- Categories: 18th Century
A heroine who loved life (and more)
Heroism is most often associated with individuals braving physical or mental challenges, often for the good of others or for some noble cause. The Lady Ethelreda Townshend, according to her contemporaries did not care much for anything other than her own pleasure. And yet it is difficult not to admire her for a determination to do as she pleased. Lady Townshend (1708 – 1788) was one of those notorious 18th century ladies whose behaviour might have been outrageous but whose disregard for the requirements of polite society were at the very least brave. The Oxford Dictionary of National Biography and the delightful The lively Lady Townshend and her friends give a list of her lovers and here perhaps we could give her a cheer on behalf of the older woman, as at the age of 44 she pursued (and won) the 23 year old Frederick Campbell. (It was said, rather unkindly that she kept a dormitory in her dressing-room at Whitehall for Westminster schoolboys and such like). She belongs on this site, not only because of her bold behaviour but also as a permanent resident in Hertfordshire; a member of the Harrison family, she inherited Balls Park from her Uncle George, and is buried in the family vault at All Saints, Hertford.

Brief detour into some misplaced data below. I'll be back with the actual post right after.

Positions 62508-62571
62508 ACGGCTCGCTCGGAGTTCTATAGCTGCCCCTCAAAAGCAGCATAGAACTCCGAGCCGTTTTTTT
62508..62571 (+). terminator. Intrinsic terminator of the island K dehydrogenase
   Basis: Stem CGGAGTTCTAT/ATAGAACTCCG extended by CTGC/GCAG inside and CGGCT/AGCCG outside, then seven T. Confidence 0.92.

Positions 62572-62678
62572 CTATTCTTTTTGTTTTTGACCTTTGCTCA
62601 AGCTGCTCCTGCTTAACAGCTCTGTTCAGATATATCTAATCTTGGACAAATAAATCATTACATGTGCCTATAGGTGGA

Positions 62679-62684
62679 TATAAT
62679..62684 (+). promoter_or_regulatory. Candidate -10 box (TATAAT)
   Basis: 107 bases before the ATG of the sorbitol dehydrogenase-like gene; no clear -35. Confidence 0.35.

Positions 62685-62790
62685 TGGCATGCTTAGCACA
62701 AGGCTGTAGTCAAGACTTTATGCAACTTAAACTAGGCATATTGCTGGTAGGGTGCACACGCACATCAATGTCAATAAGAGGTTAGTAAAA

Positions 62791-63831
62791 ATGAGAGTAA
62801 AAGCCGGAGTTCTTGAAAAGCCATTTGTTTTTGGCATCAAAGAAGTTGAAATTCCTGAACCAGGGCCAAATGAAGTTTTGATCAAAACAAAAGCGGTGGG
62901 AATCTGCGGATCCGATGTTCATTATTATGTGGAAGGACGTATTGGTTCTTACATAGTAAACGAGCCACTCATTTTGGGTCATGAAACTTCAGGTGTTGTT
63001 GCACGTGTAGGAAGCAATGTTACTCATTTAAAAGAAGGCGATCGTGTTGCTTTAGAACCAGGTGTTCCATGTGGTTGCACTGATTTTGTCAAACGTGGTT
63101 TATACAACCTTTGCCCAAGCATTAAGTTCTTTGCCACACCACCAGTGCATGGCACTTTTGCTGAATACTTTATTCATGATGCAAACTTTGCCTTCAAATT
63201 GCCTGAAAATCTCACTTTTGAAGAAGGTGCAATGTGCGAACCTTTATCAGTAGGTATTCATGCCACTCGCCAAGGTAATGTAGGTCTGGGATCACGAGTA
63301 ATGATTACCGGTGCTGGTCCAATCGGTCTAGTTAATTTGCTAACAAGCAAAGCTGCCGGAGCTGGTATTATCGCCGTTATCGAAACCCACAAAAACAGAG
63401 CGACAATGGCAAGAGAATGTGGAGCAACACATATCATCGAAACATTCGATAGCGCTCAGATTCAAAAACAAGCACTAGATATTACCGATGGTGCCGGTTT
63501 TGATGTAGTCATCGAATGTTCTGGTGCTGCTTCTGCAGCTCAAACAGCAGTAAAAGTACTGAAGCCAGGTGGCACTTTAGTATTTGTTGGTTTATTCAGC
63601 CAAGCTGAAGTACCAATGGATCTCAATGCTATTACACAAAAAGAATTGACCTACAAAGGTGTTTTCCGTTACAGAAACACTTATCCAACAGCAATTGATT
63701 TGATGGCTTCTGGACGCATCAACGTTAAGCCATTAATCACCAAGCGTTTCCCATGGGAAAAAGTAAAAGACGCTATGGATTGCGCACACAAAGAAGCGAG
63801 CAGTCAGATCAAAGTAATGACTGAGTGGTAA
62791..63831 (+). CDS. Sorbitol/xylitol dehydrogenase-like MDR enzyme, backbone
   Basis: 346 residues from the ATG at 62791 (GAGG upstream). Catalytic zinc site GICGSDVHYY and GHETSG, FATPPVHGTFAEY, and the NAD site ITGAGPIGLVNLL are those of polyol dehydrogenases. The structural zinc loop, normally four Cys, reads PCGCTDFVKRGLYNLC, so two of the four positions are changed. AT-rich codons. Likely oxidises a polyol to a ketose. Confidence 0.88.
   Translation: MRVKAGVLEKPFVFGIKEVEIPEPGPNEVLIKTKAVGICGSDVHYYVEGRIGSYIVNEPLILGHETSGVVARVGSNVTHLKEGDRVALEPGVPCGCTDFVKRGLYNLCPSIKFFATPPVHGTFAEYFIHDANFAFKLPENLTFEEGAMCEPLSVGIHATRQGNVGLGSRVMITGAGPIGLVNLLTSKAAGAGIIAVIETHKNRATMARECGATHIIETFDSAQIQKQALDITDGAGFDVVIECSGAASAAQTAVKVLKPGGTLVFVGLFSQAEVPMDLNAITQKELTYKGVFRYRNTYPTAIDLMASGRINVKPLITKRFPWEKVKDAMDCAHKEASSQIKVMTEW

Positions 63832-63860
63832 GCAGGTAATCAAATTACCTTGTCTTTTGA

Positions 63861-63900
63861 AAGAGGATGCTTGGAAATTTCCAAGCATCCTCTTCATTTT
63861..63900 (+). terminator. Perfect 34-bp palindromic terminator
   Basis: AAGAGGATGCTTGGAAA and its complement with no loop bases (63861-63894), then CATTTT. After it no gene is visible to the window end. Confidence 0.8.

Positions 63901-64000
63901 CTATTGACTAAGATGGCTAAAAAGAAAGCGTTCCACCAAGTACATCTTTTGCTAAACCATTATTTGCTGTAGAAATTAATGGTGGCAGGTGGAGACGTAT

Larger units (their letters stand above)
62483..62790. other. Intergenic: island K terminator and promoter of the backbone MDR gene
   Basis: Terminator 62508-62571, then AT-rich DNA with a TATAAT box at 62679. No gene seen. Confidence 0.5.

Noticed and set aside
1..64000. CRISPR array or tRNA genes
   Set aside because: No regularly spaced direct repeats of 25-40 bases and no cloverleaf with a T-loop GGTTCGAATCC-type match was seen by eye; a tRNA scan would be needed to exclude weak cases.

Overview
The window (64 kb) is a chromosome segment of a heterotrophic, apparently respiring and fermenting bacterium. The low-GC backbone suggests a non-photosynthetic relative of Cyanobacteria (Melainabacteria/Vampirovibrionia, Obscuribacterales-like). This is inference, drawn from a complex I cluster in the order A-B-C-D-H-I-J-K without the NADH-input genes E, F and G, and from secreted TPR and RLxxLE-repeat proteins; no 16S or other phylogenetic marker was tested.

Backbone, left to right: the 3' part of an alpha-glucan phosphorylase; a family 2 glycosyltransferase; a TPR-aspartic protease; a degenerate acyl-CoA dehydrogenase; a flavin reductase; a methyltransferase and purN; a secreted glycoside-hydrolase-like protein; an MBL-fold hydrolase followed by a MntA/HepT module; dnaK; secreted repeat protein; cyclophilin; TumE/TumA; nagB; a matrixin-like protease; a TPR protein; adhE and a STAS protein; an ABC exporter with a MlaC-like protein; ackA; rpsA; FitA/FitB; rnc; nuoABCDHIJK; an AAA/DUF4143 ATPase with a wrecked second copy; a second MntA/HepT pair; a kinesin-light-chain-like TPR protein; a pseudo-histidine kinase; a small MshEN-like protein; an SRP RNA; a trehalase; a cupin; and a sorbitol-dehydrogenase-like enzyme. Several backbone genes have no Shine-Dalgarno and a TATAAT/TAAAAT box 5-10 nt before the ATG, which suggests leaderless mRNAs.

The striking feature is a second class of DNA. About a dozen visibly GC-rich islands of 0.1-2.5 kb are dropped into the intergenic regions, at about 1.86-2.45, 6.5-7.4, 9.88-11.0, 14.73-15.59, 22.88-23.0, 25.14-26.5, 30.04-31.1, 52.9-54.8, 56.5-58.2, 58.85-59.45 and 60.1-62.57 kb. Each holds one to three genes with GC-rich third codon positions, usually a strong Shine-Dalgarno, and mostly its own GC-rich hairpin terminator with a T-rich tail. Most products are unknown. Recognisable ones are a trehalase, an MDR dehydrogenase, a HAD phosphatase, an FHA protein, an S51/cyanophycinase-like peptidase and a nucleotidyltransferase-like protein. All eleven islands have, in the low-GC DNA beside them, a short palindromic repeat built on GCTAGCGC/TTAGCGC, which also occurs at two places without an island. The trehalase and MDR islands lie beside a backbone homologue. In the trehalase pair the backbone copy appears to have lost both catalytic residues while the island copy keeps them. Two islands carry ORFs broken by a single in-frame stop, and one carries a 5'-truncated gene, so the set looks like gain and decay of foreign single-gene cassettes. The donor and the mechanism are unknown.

Admittedly she began with an inheritance which made dependence on a husband or keeper unnecessary. And according to her biographer, her parents were pleased to marry her at the tender age of 15 to Charles, the eldest son of a viscount, Thomas ‘Turnip’ Townshend, a senior politician and a Gentleman of the Bedchamber to George I. In defence of her desire for freedom, it was a loveless marriage to a man she clearly didn’t like very much; they are described as not even sitting down to dine together. There was further justification in her antipathy towards her husband as he had a lasting affair with his maid with whom he fathered three children. Thomas, also a parliamentarian, did not enjoy the political intrigues of Walpole’s ministry and in 1730 he retired from his Westminster activities to his estate in Norfolk where he spent his time devoted to rural life and agriculture. By this time Ethelreda had done her wifely duty and produced five children for him and ten years later, in 1740/41 the couple separated. Clearly she was more interested in the high life than country pursuits and with her new freedom and her independent wealth she became a celebrated society hostess in London, with a reputation for witty repartee and ‘gorgeous entertainments’. According to one commentator, ‘all the celebrities, dandies and macaronies of the time flocked to her assemblies’.